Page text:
Admittedly, the ICJ’s expansive approach to subject-matter jurisdiction stretches the limits of state consent to international dispute settlement. It will also add to the existing criticism and scepticism of certain states relating to the powers of international adjudicative bodies (see e.g. the US decision to block appointments to the WTO Appellate Body due to alleged judicial overreach). However, international dispute settlement should not ignore the inextricable link between international rules and legal defences. A restrictive approach could result in unfair judgments which fail to objectively settle the dispute at hand and create uncertainty regarding the scope of the international obligations assumed by states.


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Lorand Bartels says

July 23, 2020

Very nice note. But is it different in the context of claims, given that a determination on an incidental issue can in reality be the point of the claim? Are defences special?

Bruno Gelinas-Faucher says

July 23, 2020

Thank you for this excellent post. It’s interesting to note that Qatar Airways has announced just yesterday that it was initiating investment arbitration proceedings against the Quartet:

The defending States will most likely raise a similar countermeasure argument. As such, it will be the first testing ground to assess the impact of the new ICJ approach and compare it to the old NAFTA cases (which were themselves split on the issue).

Anna Ventouratou says

July 23, 2020

Dear Lorand,

Many thanks for this question. This issue is extremely interesting. The findings of the Court in this case were by reference to the defence of countermeasures. However, indeed, on the basis of the language used in this finding one could make the argument that the subject-matter jurisdiction of a dispute settlement body entails jurisdiction to decide all matters that are indispensable 'in order to settle a disagreement relating to the interpretation or application', not just in the context of an applicable defence of the Respondent but also, potentially, in the context of the Applicant’s claim. At the same time there are cases which suggest that the Court should 'isolate the real issue in the case and to identify the object of the claim'(Nuclear Tests) or to 'evaluate where the relative weight of the dispute lies' (Chagos MPA). These are complicated questions which have so far been approached mostly as issues of interpretation of the treaty at hand. The relevant findings also hint, arguably, towards the application of an abuse of right/good faith formula with respect to the Applicant’s claims.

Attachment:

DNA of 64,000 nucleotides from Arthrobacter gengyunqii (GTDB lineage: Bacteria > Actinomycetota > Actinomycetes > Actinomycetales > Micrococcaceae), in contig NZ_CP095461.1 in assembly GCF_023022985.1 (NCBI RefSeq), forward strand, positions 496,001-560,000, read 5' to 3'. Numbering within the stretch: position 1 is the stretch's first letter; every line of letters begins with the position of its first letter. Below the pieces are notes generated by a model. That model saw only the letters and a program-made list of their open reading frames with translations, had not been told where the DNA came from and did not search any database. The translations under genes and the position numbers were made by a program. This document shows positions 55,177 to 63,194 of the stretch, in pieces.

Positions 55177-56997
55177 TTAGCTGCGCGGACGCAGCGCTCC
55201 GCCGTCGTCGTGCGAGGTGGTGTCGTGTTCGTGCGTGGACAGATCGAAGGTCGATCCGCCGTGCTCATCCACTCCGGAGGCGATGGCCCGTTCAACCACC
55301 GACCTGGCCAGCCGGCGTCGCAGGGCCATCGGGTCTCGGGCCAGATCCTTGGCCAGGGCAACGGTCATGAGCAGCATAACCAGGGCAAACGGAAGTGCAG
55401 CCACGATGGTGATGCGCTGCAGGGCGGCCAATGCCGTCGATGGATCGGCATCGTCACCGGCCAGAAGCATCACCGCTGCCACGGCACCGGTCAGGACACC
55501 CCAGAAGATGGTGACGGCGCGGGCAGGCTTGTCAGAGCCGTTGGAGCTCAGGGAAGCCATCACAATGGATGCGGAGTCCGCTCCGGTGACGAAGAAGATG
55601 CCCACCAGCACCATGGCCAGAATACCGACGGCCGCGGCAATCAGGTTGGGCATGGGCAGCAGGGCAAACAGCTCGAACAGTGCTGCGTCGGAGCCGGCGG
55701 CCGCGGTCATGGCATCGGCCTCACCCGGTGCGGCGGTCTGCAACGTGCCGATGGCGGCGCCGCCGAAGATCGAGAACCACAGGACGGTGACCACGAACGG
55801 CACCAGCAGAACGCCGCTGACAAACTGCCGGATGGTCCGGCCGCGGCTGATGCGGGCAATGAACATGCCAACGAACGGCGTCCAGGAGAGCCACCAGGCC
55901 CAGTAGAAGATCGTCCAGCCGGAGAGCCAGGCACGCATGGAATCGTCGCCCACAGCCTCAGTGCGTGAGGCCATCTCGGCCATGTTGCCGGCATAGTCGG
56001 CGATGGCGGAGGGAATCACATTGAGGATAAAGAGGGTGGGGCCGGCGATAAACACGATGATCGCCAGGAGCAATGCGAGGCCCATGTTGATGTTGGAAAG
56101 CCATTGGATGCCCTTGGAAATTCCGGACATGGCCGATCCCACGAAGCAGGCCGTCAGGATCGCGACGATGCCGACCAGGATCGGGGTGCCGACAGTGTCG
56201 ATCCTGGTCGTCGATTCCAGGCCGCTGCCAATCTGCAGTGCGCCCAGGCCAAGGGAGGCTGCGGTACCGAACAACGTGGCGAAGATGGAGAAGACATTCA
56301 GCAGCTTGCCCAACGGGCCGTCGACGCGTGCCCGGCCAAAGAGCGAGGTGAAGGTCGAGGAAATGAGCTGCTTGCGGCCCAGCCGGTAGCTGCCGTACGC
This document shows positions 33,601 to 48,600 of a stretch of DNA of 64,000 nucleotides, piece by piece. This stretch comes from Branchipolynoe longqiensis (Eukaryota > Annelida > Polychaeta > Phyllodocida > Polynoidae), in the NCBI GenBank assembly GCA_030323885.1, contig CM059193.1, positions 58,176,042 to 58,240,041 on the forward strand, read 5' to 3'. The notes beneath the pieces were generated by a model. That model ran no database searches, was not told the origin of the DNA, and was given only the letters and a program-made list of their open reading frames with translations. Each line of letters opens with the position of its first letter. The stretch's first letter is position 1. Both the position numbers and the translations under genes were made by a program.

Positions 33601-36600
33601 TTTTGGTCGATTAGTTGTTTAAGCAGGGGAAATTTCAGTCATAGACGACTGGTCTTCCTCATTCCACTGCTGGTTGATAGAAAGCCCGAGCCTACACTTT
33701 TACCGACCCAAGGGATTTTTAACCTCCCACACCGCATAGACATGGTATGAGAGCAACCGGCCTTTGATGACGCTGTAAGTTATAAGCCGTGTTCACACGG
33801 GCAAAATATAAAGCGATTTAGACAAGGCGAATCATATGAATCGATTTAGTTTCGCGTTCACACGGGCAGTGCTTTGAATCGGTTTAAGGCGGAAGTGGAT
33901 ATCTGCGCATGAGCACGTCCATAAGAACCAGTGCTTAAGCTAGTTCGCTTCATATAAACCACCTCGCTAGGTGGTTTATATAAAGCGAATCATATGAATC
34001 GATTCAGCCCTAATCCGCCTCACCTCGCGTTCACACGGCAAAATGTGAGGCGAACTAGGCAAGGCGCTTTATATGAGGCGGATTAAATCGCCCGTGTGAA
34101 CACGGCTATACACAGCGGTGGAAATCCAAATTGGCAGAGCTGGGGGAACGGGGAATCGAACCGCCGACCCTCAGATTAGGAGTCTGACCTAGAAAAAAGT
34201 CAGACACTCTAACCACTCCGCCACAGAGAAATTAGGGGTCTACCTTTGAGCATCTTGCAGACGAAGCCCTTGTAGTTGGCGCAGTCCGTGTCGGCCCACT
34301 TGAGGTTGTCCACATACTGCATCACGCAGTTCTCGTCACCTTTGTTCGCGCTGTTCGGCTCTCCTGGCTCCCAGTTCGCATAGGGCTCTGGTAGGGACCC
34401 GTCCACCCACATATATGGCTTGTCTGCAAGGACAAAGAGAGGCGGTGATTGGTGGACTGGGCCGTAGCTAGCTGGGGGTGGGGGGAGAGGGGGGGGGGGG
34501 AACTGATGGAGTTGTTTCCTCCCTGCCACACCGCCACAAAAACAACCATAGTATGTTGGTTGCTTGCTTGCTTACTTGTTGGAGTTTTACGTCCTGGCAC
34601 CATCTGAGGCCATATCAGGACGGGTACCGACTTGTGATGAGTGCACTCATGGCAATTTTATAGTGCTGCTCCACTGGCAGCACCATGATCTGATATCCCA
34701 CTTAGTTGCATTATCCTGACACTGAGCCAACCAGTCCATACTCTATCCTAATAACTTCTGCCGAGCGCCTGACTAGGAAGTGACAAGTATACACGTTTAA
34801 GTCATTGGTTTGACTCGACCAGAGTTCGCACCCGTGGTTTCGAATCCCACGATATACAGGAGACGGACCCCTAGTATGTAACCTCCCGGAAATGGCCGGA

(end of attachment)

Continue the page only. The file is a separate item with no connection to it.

However, the matter is different in the context of a Respondent’s defence. The Respondent is faced with a case against it alleging that it bears international responsibility for an internationally wrongful act. The Respondent is entitled to invoke any applicable defences and the Court, in order to decide whether a breach has taken place and the ensuing consequences, should be able to examine such defence. At the same time, if the Court rules that the case is inadmissible altogether due to lack of jurisdiction to examine a defence then the Respondent would be able to ‘throw out’ all types of disputes simply by asserting that a defence is applicable. I believe that this is what advocates for an expansive approach to jurisdiction ratione materiae in the context of the Respondent’s defence, an argument that does not necessarily apply by analogy to the Applicant’s claims.

These are some initial thoughts on this very interesting issue which certainly requires further elaboration. Many thanks again for this.

Anna Ventouratou says

July 23, 2020

Dear Bruno,

Many thanks for the comment! Indeed this will be a very interesting case and will probably raise this issue again in the context of investment arbitration. The tribunal will need to revisit not only the issue discussed here regarding the limits of jurisdiction ratione materiae but also the nature of the investors’ rights as direct or derivative (on which indeed previous tribunals were split) and issues of jurisdiction ratione personae and representation as the state of nationality is not a party to the investment dispute.